The cricket World Cup semifinals could be decided two weeks ahead of schedule and some fans are trying to sell tickets they no longer want.
This isn't how the organizers of the first World Cup in the Caribbean saw it happening.
The early elimination of Pakistan and India provided the 16-team championship with upsets in the group stage, with Ireland and Bangladesh surprisingly advancing to the last eight.
But the round-robin Super 8s were expected to be a close-run competition to decide the final four teams. Instead, the semifinals should virtually be decided on Sunday - 13 games before the Super 8s finish.
Australia, New Zealand and Sri Lanka each have six points. South Africa has four, England and the West Indies two each and Bangladesh and Ireland have none.
After a two-day break, the tournament resumes on Saturday with South Africa expected to beat Bangladesh in Guyana. On Sunday, championship favorite Australia meets England in Antigua.
If the games go true to form, then the semifinal lineup will be taking shape and it will be a major surprise if it's not Australia, New Zealand, Sri Lanka and South Africa.
The championship then reverts to knockout format with the top team in the Super 8s facing the fourth place finisher and second meeting third.
Maybe then, the championship will liven up.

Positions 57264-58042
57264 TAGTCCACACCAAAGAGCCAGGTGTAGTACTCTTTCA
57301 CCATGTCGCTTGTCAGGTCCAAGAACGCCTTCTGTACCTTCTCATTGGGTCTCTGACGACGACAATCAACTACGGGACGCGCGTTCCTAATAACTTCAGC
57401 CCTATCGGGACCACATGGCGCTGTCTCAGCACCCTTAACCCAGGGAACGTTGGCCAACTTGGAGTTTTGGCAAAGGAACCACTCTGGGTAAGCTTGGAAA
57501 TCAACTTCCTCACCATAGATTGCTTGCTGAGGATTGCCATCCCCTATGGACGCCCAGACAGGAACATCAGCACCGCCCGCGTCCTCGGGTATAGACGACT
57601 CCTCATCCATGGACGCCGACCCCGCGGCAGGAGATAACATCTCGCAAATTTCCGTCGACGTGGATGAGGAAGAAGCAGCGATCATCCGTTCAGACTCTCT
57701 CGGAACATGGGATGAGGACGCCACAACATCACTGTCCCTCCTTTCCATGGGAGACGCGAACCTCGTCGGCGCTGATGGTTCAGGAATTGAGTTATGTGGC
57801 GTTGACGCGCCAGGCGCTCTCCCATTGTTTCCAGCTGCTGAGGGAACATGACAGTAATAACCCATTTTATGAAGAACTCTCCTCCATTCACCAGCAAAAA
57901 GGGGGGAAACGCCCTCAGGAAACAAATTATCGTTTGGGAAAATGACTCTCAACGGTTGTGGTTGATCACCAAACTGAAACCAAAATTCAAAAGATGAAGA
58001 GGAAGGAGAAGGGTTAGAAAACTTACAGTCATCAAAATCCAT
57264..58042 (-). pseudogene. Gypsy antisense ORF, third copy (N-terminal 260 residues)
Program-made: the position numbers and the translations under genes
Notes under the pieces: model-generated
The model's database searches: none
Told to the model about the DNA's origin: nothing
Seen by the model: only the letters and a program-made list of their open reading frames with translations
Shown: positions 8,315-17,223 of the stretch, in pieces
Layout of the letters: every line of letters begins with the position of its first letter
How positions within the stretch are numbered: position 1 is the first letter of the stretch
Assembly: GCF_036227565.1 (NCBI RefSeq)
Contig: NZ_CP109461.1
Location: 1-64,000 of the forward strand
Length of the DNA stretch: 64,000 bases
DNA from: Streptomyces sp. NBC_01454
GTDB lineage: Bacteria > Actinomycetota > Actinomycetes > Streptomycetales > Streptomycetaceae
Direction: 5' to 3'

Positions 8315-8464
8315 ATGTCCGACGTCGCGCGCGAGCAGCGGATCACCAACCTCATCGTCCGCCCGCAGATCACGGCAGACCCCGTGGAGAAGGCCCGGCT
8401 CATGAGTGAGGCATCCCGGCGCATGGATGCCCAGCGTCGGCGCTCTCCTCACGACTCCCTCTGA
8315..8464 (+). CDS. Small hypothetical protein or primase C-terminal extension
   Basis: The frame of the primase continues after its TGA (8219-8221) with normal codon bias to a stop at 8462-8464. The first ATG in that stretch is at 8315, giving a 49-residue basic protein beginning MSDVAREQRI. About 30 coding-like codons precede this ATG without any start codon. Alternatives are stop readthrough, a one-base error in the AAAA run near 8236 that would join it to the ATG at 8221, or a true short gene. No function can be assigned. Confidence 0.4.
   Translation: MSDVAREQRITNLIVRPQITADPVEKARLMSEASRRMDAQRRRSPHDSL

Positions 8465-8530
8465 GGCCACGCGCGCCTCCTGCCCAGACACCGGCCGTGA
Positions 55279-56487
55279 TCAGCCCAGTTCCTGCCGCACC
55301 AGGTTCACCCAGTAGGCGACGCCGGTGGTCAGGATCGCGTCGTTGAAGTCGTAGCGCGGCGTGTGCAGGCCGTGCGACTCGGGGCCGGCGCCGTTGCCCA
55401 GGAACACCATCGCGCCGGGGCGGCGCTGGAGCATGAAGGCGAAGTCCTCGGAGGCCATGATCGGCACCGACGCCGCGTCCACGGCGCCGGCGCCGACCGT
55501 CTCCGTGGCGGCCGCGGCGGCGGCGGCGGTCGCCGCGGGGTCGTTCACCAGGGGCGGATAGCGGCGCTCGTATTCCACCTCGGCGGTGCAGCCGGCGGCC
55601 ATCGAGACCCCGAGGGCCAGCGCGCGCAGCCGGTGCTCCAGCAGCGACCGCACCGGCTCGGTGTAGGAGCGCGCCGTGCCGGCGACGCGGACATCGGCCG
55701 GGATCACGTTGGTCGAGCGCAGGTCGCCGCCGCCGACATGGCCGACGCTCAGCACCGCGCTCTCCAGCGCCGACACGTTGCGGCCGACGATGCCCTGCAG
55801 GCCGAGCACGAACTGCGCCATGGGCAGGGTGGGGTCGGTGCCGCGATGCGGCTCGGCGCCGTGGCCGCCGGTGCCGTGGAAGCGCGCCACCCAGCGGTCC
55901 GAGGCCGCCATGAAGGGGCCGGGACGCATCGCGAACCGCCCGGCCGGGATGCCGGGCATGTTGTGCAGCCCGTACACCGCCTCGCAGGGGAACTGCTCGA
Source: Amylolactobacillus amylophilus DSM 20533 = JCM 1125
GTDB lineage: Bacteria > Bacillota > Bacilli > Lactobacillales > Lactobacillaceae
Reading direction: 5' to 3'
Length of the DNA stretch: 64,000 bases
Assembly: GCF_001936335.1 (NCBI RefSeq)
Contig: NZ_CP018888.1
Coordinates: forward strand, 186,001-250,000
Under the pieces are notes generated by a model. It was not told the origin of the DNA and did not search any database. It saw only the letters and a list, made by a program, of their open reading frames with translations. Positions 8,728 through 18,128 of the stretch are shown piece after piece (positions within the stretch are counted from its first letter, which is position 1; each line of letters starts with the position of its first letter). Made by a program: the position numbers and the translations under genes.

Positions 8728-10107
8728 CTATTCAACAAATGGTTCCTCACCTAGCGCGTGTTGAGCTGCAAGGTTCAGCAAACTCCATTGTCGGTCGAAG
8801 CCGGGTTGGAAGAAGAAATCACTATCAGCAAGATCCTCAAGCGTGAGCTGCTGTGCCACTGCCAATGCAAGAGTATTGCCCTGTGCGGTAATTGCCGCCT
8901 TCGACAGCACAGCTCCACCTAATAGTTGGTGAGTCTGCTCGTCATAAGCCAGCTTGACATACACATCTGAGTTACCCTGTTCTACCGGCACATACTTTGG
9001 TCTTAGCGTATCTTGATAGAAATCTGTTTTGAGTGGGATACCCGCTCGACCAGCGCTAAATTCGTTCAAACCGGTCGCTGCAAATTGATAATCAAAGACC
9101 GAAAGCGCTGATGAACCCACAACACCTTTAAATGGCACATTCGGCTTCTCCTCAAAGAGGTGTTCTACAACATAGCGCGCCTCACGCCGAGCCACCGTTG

Apart from the close finishes in Sri Lanka's games against South Africa and England, the Super 8s have been a procession of lopsided victories. With host West Indies on a disastrous run of three heavy losses in a row, the local fans and even many of the visitors have lost interest and hundreds of tickets are going back on sale for virtually their original prices.
Australia's biggest problem could be that all its games so far have been easy.
Aiming to become the first nation to win the title three times in a row, Ricky Ponting's team outplayed South Africa - officially the No. 1 ranked international one-day team - by 83 runs in group action and then beat West Indies by 103 runs and Bangladesh by 10 wickets.
Maybe Ponting's team needs a genuine test. By the time it faces Sri Lanka and New Zealand in the last few games of the Super 8s, however, Australia's place in the last four will have been guaranteed.
It's up to England and the West Indies to try and catch the leading four. But both show no sign of doing it and Australia is likely to end England's hopes when they meet Sunday.
"It's a very important game for us," said Australia coach John Buchanan. "Coming out on top will enable us to knock another team out of the tournament."
Although England has beaten Australia in their last three competitive meetings - including the final of a one-day event in Australia - Michael Vaughan's team has no consistency.
It went close to a sensational victory over Sri Lanka on Wednesday when a late charge and an 87-run seventh wicket stand by Ravi Bopara and Paul Nixon meant England needed three runs off the last ball at Antigua. But Sri Lanka won by two runs to leave England on two points from three games.
After three heavy losses in a row to Australia, New Zealand and Sri Lanka, host West Indies needs to win its three remaining games against South Africa, Bangladesh and England to stand any chance of reaching the semifinal.
West Indies' fragile batting and sloppy fielding have been a big disappointment to local fans who were expecting its team to be among the leading contenders. Now its only realistic goal is trying to finish above England, Bangladesh and Ireland.
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